9. Quebec | The Canadian Encyclopedia › en › article
    • Geography
    • People
    • History: from New France to Confederation
    • Economy
    • Industry
    • Government and Politics
    • Cultural Life

    The province of Quebec is composed of three of Canada’s seven physiographic regions. These regions are the St. Lawrence Lowlands, the Canadian Shield and the Appalachian region. The St. Lawrence Lowlands is the most fertile and developed region. The majority of the population of Quebec lives here, mainly between Montreal and Quebec City. The Canadian Shield covers most of Quebec from approximately 80 km north of the St. Lawrence River valley up to the Ungava region. It is a vast region composed of thousands of lakes and thousands of square kilometres of forested area. On the south bank of the St. Lawrence River, between the Richelieu River and the Gaspé Peninsula, is the Quebec part of the Appalachian mountain chain which extends from Gaspésouth to Alabama. Within the province’s three physiographic regions are four distinct zones with different landscapes. These are the arctic tundra, the taiga, the boreal forest and the temperate forest (see Vegetation Regions; Forest Regions). All...

    Urban Centres Montréal is the economic and cultural centre of the province. In 2016, it was Quebec’s largest urban centre with a population of 1,704,694, or 21 per cent of the Quebec population. Factoring in the Montréal metropolitan area, this number rises to 4,098,927, or 50 per cent of the Quebec population. After Toronto, Montréal is the second largest agglomeration in Canada. It is the largest francophone city in North America. The province’s capital is Quebec City. In 2016, the city’s population was 531,902. The Historic District of Old Québec was declared a UNESCO World Heritage site in 1985. The next largest cities, in descending order of population, are Laval, Gatineau,Longueuil, Sherbrooke, Saguenay, Lévis, Trois-Rivières and Terrebonne. Labour Force In 2016, the sectors employing the most people in Quebec were health care and social assistance, retail and manufacturing. The unemployment rate was 7.2 per cent, or just below the national average. Approximately 36 per cent o...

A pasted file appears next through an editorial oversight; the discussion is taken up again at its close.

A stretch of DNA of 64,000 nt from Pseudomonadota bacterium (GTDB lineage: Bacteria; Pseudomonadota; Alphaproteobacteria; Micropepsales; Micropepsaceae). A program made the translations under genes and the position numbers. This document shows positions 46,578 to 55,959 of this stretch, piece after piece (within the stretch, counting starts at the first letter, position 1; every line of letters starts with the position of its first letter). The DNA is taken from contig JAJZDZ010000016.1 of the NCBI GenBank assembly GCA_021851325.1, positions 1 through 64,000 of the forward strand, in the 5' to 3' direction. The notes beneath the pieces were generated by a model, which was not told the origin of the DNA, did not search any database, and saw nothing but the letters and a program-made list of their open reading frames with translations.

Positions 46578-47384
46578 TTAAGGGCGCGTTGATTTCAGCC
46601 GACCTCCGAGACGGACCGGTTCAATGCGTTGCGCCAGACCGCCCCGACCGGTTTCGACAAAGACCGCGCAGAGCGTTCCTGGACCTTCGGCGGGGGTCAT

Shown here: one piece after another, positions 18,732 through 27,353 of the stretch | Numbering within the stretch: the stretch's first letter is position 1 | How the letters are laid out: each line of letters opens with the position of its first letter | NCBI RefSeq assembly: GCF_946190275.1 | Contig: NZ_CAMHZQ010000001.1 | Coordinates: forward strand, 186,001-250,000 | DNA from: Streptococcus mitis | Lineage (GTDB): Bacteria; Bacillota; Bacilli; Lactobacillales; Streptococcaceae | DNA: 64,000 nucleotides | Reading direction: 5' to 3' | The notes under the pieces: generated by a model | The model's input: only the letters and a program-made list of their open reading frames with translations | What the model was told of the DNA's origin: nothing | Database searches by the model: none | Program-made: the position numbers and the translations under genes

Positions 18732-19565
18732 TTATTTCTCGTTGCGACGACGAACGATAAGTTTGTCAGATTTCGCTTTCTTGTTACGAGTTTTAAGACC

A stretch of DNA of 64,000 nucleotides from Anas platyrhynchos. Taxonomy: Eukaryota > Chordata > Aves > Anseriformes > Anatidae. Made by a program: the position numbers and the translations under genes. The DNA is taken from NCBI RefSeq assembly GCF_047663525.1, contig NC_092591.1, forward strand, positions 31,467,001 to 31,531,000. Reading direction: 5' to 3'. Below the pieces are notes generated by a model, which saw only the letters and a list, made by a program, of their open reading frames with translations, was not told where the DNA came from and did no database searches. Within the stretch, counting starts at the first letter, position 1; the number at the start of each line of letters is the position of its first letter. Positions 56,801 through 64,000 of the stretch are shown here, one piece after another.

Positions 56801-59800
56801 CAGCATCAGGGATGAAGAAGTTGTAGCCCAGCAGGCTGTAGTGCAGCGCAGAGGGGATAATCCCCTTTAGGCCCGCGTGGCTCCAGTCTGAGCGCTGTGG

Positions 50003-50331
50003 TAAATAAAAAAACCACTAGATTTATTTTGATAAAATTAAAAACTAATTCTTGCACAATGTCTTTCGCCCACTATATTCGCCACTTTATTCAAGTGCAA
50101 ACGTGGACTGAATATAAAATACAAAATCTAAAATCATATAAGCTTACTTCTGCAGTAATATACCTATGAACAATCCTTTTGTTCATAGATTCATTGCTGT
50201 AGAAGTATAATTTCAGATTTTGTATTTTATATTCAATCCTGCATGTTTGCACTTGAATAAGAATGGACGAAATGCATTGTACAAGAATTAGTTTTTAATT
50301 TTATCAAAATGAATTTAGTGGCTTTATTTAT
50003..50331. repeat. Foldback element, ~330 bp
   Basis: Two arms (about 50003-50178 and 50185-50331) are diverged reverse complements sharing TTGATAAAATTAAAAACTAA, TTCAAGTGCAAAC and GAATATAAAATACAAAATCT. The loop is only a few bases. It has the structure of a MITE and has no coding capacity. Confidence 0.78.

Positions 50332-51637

French colonization started when Jacques Cartier landed in Gaspé in 1534. One year later the French came into contact with Iroquoian villages on both shores of the St. Lawrence River, for example at Stadacona near the location of the future Quebec City and Hochelaga (the future Montréal). But the real beginning of French colonization in the St. Lawrence Valley was in 1608, when Samuel de Champlain established a fort at Cap Diamant, the site of Quebec City today. By the beginning of the 17th century, the Iroquois (Haudenosaunee) had mysteriously disappeared from the north shore of the St. Lawrence River. The population of the Innunation (Montagnais-Naspaki) nation on the north shore was then around 4,000 people. In 1666 the first census revealed a colonial, non-native population of only 3,215 people. The French North American empire expanded considerably during the 17th century. In 1672 and 1673, Louis Jolliet and Jacques Marquette explored the Mississippi River and, in 1682, Robert...

    The economic history of Quebec can be divided into five major periods. The first period started with the arrival of the French and lasted until the Treaty of Utrecht in 1713. The main economic activity was the fur trade. Under the mercantilist system imposed by France, colonies ‒ including New France ‒ exported their natural resources and in return received manufactured goods from the metropolis. The fur tradewas the heart of New France's economy. Other economic activities in the colony that might compete with the home country were discouraged. During the second period (1713-1812), the economy of New France remained dominated by the fur trade although an attempt was made to diversify the economy by improving farming and by encouraging projects like the Forges Saint-Maurice. The Conquest of 1760 did not fundamentally change the mercantilist system, at least for a while, as Britain was also a protectionist country. During the third period (1812-67), wheat and timber (see Timber Trade...